Taos

Taos Ski Valley is the world’s first ski resort to become a certified B Corp

Photo (c) Taos Ski Valley

17
Mar
2017

Becoming the World’s First Ski Resort B Corporation

by David Norden, CEO, Taos Ski Valley Category:

Skiing has long been a recreation of choice for those who take inspiration from nature. After all, it’s one of the few activities where an ordinary person can find himself two miles above sea level, looking out at hundreds of miles of snowcapped mountain peaks and a spectacular array of natural elements that are so vital to our lives: water, trees, wildlife, sun and wind. Unfortunately, as the ski industry grew over the last few decades, conservationists began pointing out the harm the industry was causing to its surroundings. From an over-reliance on fossil fuels, to employment practices that weren’t always fair to workers and radically distort local economies, the ski industry has received its fair share of public outcry, particularly among the conservation- and social justice-minded. The industry has answered these accusations through a series of approaches, pursuing energy and water efficiency measures and renewable energy sources, working with legislators to enact legislation to address climate change, creatively seeking solutions to employee housing issues, or reducing waste in streams and implementing recycling programs. These have legitimately addressed... read more +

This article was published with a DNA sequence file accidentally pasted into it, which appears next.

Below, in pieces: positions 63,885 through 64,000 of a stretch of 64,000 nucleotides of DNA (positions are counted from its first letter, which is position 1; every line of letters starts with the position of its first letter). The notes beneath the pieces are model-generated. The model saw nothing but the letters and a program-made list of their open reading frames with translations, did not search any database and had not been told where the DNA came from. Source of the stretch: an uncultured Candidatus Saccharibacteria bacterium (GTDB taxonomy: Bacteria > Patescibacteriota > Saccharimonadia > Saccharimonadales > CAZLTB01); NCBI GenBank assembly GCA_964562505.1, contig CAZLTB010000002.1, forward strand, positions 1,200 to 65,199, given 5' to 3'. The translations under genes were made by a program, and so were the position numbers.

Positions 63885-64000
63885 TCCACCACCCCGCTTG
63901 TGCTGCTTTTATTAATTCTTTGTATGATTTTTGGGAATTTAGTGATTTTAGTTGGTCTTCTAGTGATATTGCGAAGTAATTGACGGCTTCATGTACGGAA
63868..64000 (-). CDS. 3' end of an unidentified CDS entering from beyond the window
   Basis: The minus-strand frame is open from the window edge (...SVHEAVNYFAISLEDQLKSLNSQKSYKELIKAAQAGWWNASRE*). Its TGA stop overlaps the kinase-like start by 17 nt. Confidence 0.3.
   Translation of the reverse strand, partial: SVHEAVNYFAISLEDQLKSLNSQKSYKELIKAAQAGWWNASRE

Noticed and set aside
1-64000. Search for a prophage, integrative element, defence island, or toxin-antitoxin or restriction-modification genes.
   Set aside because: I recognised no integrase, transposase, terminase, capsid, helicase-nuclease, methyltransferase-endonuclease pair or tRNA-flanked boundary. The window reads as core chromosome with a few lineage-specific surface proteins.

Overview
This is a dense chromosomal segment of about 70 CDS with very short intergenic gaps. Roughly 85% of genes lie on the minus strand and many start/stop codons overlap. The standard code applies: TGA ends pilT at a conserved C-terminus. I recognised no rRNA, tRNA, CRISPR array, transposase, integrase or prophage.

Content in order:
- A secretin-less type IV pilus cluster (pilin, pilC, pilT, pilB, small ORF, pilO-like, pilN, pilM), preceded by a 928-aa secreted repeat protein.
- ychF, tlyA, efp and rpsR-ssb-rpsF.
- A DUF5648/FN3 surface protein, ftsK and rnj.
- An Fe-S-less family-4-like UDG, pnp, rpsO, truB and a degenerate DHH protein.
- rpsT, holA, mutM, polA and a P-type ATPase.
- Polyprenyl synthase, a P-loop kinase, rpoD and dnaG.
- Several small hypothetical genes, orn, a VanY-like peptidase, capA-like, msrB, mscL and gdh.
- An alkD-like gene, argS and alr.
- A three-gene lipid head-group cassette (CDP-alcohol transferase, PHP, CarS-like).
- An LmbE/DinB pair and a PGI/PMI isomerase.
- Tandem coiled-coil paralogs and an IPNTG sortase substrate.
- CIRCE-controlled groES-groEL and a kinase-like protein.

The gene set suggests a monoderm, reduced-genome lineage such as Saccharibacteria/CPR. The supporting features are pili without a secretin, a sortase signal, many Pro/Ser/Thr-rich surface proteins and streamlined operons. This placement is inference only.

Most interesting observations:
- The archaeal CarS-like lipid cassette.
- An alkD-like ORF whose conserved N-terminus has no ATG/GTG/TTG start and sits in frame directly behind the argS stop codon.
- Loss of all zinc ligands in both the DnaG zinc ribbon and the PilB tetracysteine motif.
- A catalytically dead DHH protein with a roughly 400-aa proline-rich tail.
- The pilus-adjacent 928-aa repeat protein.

The Rio Grande Water Fund is a successful program channeling resources to restore healthy forests and protect water needed by people and nature.
1
Apr
2016

Terry Sullivan: Safeguarding the Rio Grande Water Shed with Innovative Forest Management Practices

Category: ,

A major element of the enchantment of New Mexico is the beauty of our forested mountains. Until the last 100 years, those forests were maintained by natural processes such as frequent, low-intensity fires that would act to cleanse the landscape and create the perfect balance of vegetation and trees. However, over the past century, as we have suppressed natural fires, our forests have grown significantly more dense with trees.  This creates more fuel for fires, and combined with steadily increasing summer temperatures is causing wildfires to burn hotter, this often results in catastrophic wildfires. These wildfires not only destroy wildlife habitat, homes and community infrastructure, but they also impact rural economies through the loss of tourism and recreational opportunities. Restoration of overgrown forests that act as fuel for wildfires is a critical strategy to reduce the risk of high-intensity wildfire, and a few years ago such treatments were underway only at a very small scale. The Las Conchas Fire of 2011 illustrated the problem we faced: nearly 45% of the 156,000 acres fire burned at high severity. Thunderstorms... read more +